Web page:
Stage in global business cycle: the U.S. economyÂ’s business cycle is more mature than the eurozoneÂ’s. The FED has signaled an end to its policy tightening cycle and markets discount an easing. Historically, whenever the FED paused or cut rates, more often than not the ECB and Bundesbank before it also eased policy. With the deposit facility rate already negative, the ECB is at risk of being unable both normalize its main policy rate back to zero and lower policy rates further. The longer interest rates stay negative, the more they entrench low inflation expectations.
The second challenge for the ECB is what to do about negative interest rates? Negative interest rates arguably incentivize banks with high retail deposit ratios to make loans, in the short-term. But this evidence ignores the time-dimension that negative interest rates have on the banking sectorsÂ’ profitability and on economic agentsÂ’ inflation expectations over the long-term. Evidence suggests negative interest rates for a short period of time are net positive for loan growth. But when negative rates persist, which increasingly looks to be the case, the net benefits may soon turn into costs and cause a tightening of the policy stance.
Eurozone banksÂ’ aggregate deposits amount to approximately Â€12 trillion and it is a plausible assumption that they are floored at 0%. Asset purchases by the Eurosystem combined with negative interest rates have lowered the rate of return on the asset side of the aggregate banking systemÂ’s balance sheet. As new loans are made and as securities are reinvested over time at lower rates, the rate of return on the asset side declines while the cost of the liability side remains unchanged at zero percent, causing aggregate net interest income to decline. Over time, therefore, the EurosystemÂ’s unconventional policies erode the profitability of the banking sector, which forces it to restructure and cut costs and act as a headwind to loan growth.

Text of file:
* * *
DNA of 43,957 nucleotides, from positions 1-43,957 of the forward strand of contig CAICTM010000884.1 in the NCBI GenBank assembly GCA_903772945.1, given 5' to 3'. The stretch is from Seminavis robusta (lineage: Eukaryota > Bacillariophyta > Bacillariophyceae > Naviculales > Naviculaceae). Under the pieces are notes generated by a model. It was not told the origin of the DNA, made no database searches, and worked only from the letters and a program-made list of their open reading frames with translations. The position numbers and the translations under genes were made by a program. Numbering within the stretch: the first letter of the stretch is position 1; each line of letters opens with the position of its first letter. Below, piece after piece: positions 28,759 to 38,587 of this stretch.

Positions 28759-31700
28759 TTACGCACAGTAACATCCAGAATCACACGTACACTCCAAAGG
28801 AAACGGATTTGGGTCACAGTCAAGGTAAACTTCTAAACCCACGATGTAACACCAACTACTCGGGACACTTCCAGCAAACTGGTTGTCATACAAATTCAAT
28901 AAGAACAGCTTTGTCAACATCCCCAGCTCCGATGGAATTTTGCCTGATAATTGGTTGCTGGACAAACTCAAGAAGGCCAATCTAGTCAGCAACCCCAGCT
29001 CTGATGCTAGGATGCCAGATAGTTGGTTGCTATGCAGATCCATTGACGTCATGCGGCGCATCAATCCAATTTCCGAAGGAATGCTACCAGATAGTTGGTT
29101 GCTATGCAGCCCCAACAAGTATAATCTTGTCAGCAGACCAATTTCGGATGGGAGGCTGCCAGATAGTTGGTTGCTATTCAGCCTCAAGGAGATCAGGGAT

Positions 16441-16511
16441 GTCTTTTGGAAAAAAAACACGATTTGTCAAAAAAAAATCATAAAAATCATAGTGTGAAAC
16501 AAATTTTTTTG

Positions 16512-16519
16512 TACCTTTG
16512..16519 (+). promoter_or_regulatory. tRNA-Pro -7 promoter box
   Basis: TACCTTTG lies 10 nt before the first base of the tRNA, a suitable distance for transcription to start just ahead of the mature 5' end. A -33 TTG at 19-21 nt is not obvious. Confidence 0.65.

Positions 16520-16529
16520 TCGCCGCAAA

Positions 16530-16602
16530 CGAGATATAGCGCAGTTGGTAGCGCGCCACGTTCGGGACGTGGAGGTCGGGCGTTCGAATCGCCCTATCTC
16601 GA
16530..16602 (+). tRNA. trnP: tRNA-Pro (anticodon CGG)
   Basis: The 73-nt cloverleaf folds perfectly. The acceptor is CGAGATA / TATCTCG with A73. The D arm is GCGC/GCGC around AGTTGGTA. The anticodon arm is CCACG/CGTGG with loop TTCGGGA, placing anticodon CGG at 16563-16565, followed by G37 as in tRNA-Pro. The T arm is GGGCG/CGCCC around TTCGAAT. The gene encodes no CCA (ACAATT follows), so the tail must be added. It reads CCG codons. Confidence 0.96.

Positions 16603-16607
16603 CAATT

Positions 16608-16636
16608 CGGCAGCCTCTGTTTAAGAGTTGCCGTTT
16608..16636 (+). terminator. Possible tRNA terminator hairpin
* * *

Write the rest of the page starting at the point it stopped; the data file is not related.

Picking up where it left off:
For aggregate investment, high real asset prices caused by unconventional monetary policy lower the internal rate of return on investment projects, which explains why loan growth remains muted despite rock-bottom borrowing costs. For savers, the negative and low term-structure of interest rates encourages agents to save more, which reinforces lower inflation expectations. The longer negative interest rates persist, therefore, the weaker their efficacy. Tiering the deposit facility rate applying to banksÂ’ excess reserves is not a solution to a persistently negative policy rate. To bring the policy rate back to zero, the ECB needs its fiscal partners to impart more stimulus to the economy. This looks unlikely. The risk that inflation expectations dislodge from 2% is therefore acute.
>> Who would be the best candidate to succeed Mario Draghi as ECB-president?
Jens Weidmann. Based on the criteria laid out above, Jens Weidmann is the best candidate to become the next ECB president, conditional on appointments to the European Commission and Council president roles. Francois Villeroy de Galhau, Klaas Knot and Marcel Fratzscher are additional, suitable candidates for the ECB presidency.